Then, Kotlin maps that function to calls of the form myModel.bar(), where if bar() isn't found in the MyModel class it looks for static methods matching the signature and naming scheme it outputs. Note that this is just an assumption from their statements about extensions being statically imported and not overriding defined methods. I haven't gotten far enough in their source to know for sure.

So, assuming the above is true there's no way for Kotlin extensions to be called from plain old java code, as the compiler will just see an unknown method being called on an object and error out.

  • 3
    This answer is not correct, they can be accessed. See accepted answer. – Jayson Minard Jan 2 '16 at 3:15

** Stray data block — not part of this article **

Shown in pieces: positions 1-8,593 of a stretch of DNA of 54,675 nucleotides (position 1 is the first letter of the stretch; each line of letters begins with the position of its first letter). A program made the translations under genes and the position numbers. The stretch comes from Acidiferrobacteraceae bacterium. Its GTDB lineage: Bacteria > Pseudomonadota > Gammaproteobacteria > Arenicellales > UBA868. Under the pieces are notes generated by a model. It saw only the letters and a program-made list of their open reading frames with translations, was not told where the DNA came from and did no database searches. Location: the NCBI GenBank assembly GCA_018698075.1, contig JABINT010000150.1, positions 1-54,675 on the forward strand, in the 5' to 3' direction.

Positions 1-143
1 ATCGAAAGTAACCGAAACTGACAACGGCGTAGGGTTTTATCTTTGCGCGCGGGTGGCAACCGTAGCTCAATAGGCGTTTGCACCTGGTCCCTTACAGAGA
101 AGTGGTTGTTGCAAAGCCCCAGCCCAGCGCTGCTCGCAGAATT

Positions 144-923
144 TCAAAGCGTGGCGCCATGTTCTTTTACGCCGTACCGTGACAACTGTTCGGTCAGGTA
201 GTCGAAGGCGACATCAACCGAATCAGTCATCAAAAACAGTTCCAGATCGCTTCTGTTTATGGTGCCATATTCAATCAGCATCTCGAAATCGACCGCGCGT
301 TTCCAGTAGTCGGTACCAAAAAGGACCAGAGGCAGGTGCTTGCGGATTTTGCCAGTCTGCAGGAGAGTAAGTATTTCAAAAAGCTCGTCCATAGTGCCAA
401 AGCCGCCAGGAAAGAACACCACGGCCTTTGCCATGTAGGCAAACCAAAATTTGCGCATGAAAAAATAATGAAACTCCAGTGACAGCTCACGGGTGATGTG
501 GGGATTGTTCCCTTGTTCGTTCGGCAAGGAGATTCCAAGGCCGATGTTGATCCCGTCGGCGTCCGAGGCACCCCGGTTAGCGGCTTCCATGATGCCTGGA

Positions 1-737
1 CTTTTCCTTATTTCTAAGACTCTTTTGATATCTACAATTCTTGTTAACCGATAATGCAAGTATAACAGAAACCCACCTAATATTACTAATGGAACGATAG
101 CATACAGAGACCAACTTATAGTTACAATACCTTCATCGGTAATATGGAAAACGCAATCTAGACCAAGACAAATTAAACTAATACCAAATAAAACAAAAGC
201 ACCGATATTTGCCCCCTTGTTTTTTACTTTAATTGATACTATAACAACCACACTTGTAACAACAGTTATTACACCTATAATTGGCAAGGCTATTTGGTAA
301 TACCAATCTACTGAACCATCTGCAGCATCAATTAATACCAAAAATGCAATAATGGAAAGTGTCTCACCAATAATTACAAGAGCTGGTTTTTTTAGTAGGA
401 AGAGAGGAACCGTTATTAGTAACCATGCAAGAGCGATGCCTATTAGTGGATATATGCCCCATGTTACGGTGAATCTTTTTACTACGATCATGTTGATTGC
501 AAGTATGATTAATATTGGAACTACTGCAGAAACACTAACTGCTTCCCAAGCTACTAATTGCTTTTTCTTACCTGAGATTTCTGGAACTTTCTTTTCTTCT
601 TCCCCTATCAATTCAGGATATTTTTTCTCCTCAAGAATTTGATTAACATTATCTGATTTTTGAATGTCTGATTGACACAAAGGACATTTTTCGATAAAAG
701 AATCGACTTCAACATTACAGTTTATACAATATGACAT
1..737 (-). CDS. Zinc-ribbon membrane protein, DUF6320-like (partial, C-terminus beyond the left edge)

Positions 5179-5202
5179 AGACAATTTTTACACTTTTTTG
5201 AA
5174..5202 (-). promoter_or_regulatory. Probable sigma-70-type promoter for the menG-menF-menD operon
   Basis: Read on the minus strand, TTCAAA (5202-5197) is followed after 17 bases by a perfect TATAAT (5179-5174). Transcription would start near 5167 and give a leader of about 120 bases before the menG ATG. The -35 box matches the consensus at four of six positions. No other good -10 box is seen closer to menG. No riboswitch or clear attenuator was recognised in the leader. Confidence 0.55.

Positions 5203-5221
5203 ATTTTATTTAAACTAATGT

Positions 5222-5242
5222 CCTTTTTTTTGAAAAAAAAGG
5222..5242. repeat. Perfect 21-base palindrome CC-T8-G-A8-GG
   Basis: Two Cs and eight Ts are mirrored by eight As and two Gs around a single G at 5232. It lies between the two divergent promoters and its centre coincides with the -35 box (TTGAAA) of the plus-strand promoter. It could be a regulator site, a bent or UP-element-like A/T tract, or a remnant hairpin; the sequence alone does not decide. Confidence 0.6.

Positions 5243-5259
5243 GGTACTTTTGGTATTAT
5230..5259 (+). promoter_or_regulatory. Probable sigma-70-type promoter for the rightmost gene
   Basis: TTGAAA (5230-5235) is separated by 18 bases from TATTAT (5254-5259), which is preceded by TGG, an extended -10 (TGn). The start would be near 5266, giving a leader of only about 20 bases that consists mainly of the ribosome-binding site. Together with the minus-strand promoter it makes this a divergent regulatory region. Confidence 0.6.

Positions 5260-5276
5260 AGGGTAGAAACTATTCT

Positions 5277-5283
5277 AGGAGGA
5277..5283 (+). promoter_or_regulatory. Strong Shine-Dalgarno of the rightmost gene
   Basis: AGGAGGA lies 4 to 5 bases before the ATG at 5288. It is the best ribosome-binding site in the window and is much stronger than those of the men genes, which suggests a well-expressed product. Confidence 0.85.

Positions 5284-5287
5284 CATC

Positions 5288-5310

• And the compiler isn't looking for static methods (especially not Java static methods). It's looking for extension methods that have been declared or imported in the same file. – Kirill Rakhman Apr 7 '16 at 8:25
-2

When you extend a class like this:

fun String.concatenatedLength(str: String): Int {
    return (this.length + str.length)
}

fun f() {
    var len = "one string".concatenatedLength("another string")
    println(len)
}

It will compile to this:

import kotlin.jvm.internal.Intrinsics;
import org.jetbrains.annotations.NotNull;

public final class ExampleKt {
  public static final int concatenatedLength(@NotNull String $receiver, @NotNull String str) {
    Intrinsics.checkParameterIsNotNull((Object) $receiver, (String) "$receiver");
    Intrinsics.checkParameterIsNotNull((Object) str, (String) "str");
    return $receiver.length() + str.length();
  }

  public static final void f() {
    int len = ExampleKt.concatenatedLength("one string", "another string");
    System.out.println(len);
  }
}

There are more examples here.